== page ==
One of the greatest guitar bands ever finally delivers a new album after 22 years of false starts and promises. If you're looking for another Loveless, move on. mbv is its own beast. It's an acquired taste, just like the rest of their records, starting with a familiar, melodic first third; turning to a more ethereal and beat-driven middle third, featuring Belinda Butcher's ever-heavenly vocals; and finishing with a punishing, noise-rock final third that explores the extreme scope of Kevin Shields' mangled-guitar sound. Within this scope, mbv delivers as many moments that will challenge its cult following as well as delight them. Opener “She Found Now” is as classic My Bloody Valentine as the album gets, with a soft focus wash of guitar sound, a gentle pulse of drums relegated to the background and whispered vocals lapping overhead, achieving a similar feel to Loveless’ “Sometimes.” “Only Tomorrow” aims for the gut, with chainsaw guitars not unlike those found on Isn’t Anything, which in retrospect rivals Loveless for innovative sound. The songs aren’t exactly poppy, but they offer new, thrilling hooks — the way the guitars halt like a bullet train at full speed suddenly stopping in “Only Tomorrow” ranks high in the band’s moments of pop mastery. “Who Sees You” rounds out the album’s first third with scenic, shiver-inducing guitars that shame any followers in their wake — plenty of bands have dissected the My Bloody Valentine guitar sound, but few have been able to wield it in the unconventional, multidimensional ways Shields does, turning odd directions, doubling back and somehow coming together in a way that can’t be fully comprehended at first, but is eminently intoxicating. The record gets progressively more difficult from there, but fans will grow to love songs like the watery “If I Am” and especially the bouncing “New You,” a shoegaze pop song in the proud tradition of Loveless’ “Soon” with a heavy fuzz-bass thud that knocks you flat. “In Another Way” grinds its guitars into a blender of sounds that emerges with a sweet, instrumental portion that sends the song sailing. “Nothing Is” loops brutal, chugging guitars with a heavy jungle beats that doesn’t relent for three-and-a-half minutes, leading into closer “Wonder 2,” which sounds like the inside of tornado. With spiraling arrangements that draw you in on multiple listens, mbv is subtly rewarding and offers new revelations with each listen.
With the first day of spring nearly a week away, I'm going to take the time to clean out my closet a bit and get rid of all my old T-shirts and socks with rat holes in them. Seriously. I personally know how painful it can be to get rid of an old T-shirt, but I don't want to walk around looking like a scrub come springtime.
Hey Rat! You destroyed my favorite Spin Doctors tee!
Lucky for me, this opens up a lot of space in my closet for new shirts. All three Amoeba stores have gotten in all sorts of new shirts lately that are soft to the touch on my delicate winter skin. Not just rock shirts either, but there are some hip-hop, folk, jazz, and even film-related shirts.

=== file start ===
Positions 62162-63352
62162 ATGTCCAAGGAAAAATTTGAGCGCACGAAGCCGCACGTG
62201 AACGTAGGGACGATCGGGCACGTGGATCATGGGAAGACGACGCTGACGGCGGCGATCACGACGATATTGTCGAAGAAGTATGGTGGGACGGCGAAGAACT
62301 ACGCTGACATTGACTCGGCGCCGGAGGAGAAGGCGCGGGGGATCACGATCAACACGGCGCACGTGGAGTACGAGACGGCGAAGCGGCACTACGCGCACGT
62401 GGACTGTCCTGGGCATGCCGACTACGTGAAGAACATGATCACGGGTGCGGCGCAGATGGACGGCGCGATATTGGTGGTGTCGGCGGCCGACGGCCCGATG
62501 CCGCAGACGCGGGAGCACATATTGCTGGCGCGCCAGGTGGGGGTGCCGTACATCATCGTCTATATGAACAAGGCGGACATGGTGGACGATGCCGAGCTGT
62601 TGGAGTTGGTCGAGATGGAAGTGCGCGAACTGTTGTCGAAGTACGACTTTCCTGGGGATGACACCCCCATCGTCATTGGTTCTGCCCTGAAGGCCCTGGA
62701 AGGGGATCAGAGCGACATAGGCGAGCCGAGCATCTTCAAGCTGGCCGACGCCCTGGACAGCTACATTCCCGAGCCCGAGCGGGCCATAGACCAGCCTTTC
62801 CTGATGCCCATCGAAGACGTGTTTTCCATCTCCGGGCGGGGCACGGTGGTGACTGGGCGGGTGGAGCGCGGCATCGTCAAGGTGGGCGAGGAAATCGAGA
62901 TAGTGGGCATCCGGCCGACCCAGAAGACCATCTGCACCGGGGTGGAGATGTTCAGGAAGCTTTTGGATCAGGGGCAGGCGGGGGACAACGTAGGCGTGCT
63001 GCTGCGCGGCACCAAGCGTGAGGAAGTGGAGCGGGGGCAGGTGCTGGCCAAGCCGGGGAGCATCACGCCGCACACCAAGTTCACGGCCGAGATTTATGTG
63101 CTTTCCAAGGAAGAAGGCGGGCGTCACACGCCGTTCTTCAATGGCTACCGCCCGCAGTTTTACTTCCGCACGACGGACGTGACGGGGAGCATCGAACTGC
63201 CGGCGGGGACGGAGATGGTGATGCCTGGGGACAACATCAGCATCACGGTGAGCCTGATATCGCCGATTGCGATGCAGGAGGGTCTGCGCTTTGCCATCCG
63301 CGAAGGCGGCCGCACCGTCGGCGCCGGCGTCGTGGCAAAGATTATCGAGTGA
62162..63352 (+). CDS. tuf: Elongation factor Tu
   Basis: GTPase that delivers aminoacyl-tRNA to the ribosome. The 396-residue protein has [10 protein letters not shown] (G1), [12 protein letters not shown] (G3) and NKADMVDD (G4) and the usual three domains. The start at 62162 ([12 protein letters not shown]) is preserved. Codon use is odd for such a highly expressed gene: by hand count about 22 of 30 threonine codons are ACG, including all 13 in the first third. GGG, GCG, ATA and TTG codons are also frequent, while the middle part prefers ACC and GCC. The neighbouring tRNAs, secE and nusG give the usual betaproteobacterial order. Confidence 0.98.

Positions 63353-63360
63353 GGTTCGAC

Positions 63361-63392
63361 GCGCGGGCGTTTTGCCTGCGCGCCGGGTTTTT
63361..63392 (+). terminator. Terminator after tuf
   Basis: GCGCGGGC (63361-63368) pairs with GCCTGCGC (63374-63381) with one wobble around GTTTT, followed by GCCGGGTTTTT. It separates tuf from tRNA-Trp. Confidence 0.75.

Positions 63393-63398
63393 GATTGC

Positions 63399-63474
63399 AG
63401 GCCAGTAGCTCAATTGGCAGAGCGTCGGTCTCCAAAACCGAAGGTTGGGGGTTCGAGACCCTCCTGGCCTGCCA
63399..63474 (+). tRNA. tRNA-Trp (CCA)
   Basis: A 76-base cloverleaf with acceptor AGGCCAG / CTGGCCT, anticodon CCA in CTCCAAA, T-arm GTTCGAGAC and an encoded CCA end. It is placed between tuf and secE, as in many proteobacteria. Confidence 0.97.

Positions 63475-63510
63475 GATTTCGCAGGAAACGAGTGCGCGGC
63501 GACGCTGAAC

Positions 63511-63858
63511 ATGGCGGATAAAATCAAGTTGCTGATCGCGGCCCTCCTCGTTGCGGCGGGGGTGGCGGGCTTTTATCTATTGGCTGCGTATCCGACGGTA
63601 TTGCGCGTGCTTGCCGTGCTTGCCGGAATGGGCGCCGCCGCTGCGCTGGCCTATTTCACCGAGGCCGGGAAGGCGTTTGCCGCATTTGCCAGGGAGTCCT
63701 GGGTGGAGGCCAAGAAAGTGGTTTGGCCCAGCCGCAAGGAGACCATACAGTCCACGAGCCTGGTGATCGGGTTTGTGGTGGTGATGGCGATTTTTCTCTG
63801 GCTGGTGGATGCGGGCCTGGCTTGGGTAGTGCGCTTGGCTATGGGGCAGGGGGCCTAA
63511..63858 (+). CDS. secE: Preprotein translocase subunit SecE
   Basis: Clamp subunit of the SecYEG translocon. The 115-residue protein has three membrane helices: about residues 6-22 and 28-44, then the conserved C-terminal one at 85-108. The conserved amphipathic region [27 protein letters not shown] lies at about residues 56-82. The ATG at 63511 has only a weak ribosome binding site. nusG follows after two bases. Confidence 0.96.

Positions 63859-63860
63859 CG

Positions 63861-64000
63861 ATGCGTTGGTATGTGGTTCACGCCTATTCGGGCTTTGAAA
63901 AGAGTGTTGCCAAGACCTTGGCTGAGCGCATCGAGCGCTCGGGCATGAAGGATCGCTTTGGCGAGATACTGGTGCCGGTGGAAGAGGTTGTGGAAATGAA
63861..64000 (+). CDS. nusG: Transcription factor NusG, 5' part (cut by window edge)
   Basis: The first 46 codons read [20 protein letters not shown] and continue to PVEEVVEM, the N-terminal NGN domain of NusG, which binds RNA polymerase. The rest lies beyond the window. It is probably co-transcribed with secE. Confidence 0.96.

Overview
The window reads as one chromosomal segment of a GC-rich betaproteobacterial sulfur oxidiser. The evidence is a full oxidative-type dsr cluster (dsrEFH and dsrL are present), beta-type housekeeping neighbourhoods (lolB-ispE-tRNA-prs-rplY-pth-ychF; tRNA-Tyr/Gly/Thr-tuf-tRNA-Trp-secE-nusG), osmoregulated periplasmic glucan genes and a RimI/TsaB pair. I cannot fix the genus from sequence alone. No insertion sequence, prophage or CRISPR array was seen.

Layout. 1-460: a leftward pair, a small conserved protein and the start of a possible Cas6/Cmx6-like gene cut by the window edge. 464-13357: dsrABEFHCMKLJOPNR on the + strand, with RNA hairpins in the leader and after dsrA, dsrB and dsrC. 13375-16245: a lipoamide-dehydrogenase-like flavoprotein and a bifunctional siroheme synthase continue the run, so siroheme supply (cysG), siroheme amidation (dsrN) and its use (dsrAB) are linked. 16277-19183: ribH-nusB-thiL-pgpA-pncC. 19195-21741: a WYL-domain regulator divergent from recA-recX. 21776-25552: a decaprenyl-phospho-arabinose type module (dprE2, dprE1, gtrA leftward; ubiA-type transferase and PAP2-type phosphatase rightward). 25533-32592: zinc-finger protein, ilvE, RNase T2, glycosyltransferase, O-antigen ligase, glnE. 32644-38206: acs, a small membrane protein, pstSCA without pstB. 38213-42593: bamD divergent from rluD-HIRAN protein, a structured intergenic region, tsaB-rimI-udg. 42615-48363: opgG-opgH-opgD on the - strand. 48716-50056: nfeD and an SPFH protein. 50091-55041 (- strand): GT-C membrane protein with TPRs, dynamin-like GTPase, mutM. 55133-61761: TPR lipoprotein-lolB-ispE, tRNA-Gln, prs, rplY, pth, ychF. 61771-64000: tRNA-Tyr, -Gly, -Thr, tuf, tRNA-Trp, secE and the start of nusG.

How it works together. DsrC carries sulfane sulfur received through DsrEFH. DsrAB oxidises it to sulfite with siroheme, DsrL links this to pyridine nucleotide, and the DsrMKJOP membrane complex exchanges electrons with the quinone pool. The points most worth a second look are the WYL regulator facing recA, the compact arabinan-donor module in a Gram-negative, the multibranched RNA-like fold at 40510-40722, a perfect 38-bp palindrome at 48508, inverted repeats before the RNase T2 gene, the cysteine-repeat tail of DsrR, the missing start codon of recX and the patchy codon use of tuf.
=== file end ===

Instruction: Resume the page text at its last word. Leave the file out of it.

The San Francisco, Berkeley, and Hollywood store locations each pick their own favorites based on this criteria:
-- Home Grown artists must be unsigned
-- Home Grown artists must have a self-released project available
-- Home Grown artists must be totally amazing
Amoeba San Francisco is proud to announce their latest Home Grown artist, Eitch (pronounced "H")! She has formed a sound that is both vocally driven and atmospheric (floating somewhere between alternative, electronic, and pop), which she playfully describes as: “Altronipop.”
You can get her debut album Everything, Nothing right here on Amoeba.com. It's a collection of work she began writing and recording in 2006. Unpredictable and full of wonder, these songs reveal the scope of her imagination.
Nominate your favorite, unsigned, local band here!
Proving once and for all that I have my finger on the pulse of what youth today really want, I’m continuing my list of favorites from the so-called Golden Age of Radio. You older, out-of-touch squares can stop reading now and go listen to punk rock or trip-hop or whatever it is seniors are into these days.
Now that the fogeys are out of the (metaphorical) room, read and listen on...
Let’s consider a comedy, namely, Our Miss Brooks.
Premiering in 1948, Our Miss Brooks was an immediate success, garnering awards and a loyal fan base for its lead actress, Eve Arden.
People don’t speak of Eve Arden as much as her talent warrants. She had fantastic comic timing, capable of evoking laugh-out-loud moments with a single, monosyllabic word.
Our Miss Brooks has flimsy, unimaginative plot-lines, and you’ll never listen to it because you “can’t wait to find out what happens next.” The show is great because the cast is great, and Eve Arden delivers punch-lines with such wry deftness, it’s as if Touchstone from As You Like It has been reincarnated as a public high school teacher.
Tickets are on sale now via Brown Paper Tickets and “the fair-trade ticketing company” will donate a portion of the proceeds from the festival to the charity of the ticket purchaser’s choice. You can buy general admission passes ($35 + $2.22 service fee) or there are three additional ticket options that include camping (tent, lakeside or RV) for a bit more. Buy tickets here.
The porn debate is underscored by two fundamentally antagonistic views of the purpose of law in society. The first view, to which pro-sex feminists subscribe, is that law should protect choice. "A woman's body, a woman's right" applies to every peaceful activity a woman chooses to engage in. The law should come into play only when a woman initiates force or has force initiated against her. The second view, to which both conservatives and anti-porn feminists subscribe, is that law should protect virtue. It should come into play whenever there has been a breach of public morality, or a breach of "women's class interests.